these are hard times for everybody. and musicians’ blues are pretty low on the list of things in need of urgent correction BUT AND BUT if the point of this prize and party is acknowledging music-labor performed in the name of something other than quick money, well then maybe the next celebration should happen in a cruddier hall, without the corporate banners and culture overlords. and maybe a party thusly is long overdue- it would be truly nice to enjoy that hang, somewhere sometime where the point wasn’t just lazy money patting itself on the back."
— Statement from Godspeed You! Black Emperor upon winning 30K Polaris Prize. Respect.
Great read today.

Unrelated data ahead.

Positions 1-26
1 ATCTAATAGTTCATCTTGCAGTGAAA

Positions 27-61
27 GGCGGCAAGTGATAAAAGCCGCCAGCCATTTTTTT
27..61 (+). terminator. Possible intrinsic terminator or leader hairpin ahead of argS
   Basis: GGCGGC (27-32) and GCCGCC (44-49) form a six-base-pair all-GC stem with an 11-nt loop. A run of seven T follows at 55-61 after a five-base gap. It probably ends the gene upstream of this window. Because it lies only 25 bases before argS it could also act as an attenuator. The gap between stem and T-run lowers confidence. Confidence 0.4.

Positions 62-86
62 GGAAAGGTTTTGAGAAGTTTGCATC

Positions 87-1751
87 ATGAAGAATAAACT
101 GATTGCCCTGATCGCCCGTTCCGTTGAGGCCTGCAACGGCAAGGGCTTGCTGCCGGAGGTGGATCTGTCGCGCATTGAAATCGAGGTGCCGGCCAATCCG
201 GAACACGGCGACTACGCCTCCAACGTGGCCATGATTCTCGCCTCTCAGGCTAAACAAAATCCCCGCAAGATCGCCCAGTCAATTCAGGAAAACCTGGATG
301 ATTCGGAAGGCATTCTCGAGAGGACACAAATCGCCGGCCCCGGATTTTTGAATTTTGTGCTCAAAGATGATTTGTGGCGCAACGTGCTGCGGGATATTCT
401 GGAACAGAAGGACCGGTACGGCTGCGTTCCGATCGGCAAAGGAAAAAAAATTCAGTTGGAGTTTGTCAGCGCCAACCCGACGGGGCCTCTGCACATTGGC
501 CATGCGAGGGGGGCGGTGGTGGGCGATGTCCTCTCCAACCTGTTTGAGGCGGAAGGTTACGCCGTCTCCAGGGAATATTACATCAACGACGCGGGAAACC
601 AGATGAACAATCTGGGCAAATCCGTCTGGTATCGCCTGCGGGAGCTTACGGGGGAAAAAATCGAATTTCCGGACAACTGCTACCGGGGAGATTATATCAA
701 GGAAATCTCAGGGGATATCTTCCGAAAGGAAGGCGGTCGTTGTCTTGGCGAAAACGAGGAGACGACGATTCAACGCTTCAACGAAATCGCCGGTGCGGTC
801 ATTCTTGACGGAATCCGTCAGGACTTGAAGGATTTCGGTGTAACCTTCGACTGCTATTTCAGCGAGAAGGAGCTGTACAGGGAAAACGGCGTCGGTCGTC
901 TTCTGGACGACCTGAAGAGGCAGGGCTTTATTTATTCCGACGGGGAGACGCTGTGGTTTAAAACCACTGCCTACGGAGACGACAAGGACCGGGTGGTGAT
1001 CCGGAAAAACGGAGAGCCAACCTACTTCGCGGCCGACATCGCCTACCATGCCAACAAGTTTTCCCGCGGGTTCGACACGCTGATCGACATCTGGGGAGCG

I have stopped blogging, haven’t I? It wasn’t planned and it certainly doesn’t feel definite. Yet, I have a grand total of 5,678 unanswered emails. No hyperbole, this is the figure accumulated in all 4 of my mailboxes that I stopped checking a couple of months ago. In the past week I’ve gotten half dozen or more media requests about Hugo Schwyzer. Did I have something to say? What did I think about him quitting the internet? I wasn’t even aware he had quit until the emails started coming in. I had to google and trace back the footsteps of the writers who had been covering the on going debacle. I stared at the screen trying to muster some reaction other than “Oh, it has come to this”. And then, I started to frantically search for the apologies, the accountability, the mea culpas. I searched in vain because I am not interested in his apologies or his accountability (LOL as if there was going to be any to begin with). No, I wanted to find the apologies from every editor in a major publication that gave him a paid gig so that he could become the “Hugo Schwyzer brand” (LOL again, he called sexting and dick pics “off brand”). I wanted the media that celebrated all the page clicks his filthy faux feminism brought in to publicly acknowledge their role in creating the toxicity that enabled his rise to fame. I wanted Jezebel’s Editor in Chief, Jessica Coen, to acknowledge how she contributed to this disaster every time she banned commenters protesting his presence. I wanted her and his editors at The Atlantic and Jane Pratt from xoJane to look at us in the metaphorical eye, and say “I am sorry”. I was expecting some sort of ethical acknowledgement of the role that the media they manage played in his systematic abuse of any dissenters. Women like Blackamazon, like brownfemipower and countless others he systematically belittled and demonized deserved the public apology. The women, and it is no coincidence he systematically picked on Women of Color, whose lives he insulted and put down deserved this apology. Even I deserved better considering how he went through back channels to have me removed from blogs and publications where I contribute to because I dared criticize his posturing and tales of redemption.